PHILADELPHIA — Rhode Island municipalities are shifting retirees onto new health-care exchanges, reducing benefits and raising employee co-pays to curb soaring costs, according to Moody's Investors Service.

Ocean State municipalities are joining cities such as Chicago in using new and multiple strategies to provide budget relief in this area, the rating company said in a report Thursday morning.

Other strategies include reducing employee and retiree benefits, transferring retirees onto Medicare, joining municipal insurance consortiums, and funding other post-employment benefit trusts.

"The state's more fiscally stressed municipalities - including Central Falls, Woonsocket, and Providence - have already employed them and others are following," Moody's said. Central Falls was under bankruptcy protection from August 2011 to September 2012.

Providence avoided a brush with bankruptcy last year when Mayor Angel Taveras negotiated a compromise over reduced health care benefits for retired police officers and firefighters.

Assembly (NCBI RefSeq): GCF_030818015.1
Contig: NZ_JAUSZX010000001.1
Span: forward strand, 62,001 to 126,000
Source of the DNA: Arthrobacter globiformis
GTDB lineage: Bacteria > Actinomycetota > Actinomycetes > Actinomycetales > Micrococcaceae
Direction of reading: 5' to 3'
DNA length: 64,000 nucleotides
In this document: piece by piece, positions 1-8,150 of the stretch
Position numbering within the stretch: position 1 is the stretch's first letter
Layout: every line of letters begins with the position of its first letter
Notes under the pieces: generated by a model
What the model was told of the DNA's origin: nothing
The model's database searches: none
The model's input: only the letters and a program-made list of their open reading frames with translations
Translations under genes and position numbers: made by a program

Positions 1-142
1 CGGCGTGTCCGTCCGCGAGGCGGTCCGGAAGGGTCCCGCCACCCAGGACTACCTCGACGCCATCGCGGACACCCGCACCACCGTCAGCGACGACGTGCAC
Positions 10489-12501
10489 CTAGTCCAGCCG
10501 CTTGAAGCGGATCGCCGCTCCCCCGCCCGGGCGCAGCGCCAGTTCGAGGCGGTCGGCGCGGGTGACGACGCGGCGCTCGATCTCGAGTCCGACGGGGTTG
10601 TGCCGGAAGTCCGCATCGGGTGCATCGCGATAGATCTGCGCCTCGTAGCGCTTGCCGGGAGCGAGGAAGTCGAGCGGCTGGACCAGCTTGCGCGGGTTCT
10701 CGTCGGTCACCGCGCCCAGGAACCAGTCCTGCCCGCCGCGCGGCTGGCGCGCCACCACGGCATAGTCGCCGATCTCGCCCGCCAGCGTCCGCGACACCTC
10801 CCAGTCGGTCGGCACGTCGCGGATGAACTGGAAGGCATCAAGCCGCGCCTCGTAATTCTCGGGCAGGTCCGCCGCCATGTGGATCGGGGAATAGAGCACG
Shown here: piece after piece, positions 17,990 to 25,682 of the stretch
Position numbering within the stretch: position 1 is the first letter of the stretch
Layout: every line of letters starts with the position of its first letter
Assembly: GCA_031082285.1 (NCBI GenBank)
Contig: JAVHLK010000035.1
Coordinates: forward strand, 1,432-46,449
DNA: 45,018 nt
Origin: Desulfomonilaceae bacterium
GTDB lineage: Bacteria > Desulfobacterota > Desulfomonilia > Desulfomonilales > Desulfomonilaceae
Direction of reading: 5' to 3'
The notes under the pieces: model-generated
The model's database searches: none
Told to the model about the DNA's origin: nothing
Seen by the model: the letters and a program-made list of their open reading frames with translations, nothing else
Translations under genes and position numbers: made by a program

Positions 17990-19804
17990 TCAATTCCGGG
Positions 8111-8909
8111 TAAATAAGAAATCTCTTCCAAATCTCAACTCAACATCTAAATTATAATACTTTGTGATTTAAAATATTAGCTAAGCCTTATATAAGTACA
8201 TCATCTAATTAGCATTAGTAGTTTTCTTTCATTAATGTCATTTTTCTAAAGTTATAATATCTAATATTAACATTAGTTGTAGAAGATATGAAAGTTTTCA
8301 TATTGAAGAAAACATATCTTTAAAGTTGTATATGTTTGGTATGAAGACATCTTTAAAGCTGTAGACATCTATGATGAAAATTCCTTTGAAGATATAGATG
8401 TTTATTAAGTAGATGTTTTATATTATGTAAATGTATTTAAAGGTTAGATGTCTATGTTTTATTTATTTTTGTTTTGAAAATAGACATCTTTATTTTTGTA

Central Falls did go bankrupt, emerging after slashing pension benefits.

Rhode Island rates Central Falls' general obligation bonds B1 with a positive outlook. It rates Providence Baa1 with stable outlook, and rates Woonsocket B3 with negative outlook.

Moody's rates Rhode Island Aa2 with negative outlook.

Rhode Island two years ago passed a law overhauling pension benefits for state employees. Public-sector unions challenged the law and Rhode Island Superior Court Judge Sarah Taft-Carter has ordered mediation talks.

Local governments' employee and retiree health care costs, which account for 6% to 14% of their operating expenses, are increasing faster than the rate of inflation because of the state's aging workforce, increasing life expectancy of retirees, and growth in per-capita use of healthcare services, according to Moody's.

The state enacted legislation as part of its 2012 budget process that empowered municipalities to transfer their retirees to Medicare when eligible.

Municipal consortiums increase negotiating power and limit premium growth, said Moody's. Since most OPEB plans are now underfunded, many municipalities are planning to create trust funds that will accumulate interest and investment income to offset future healthcare expenses, the rating company added.

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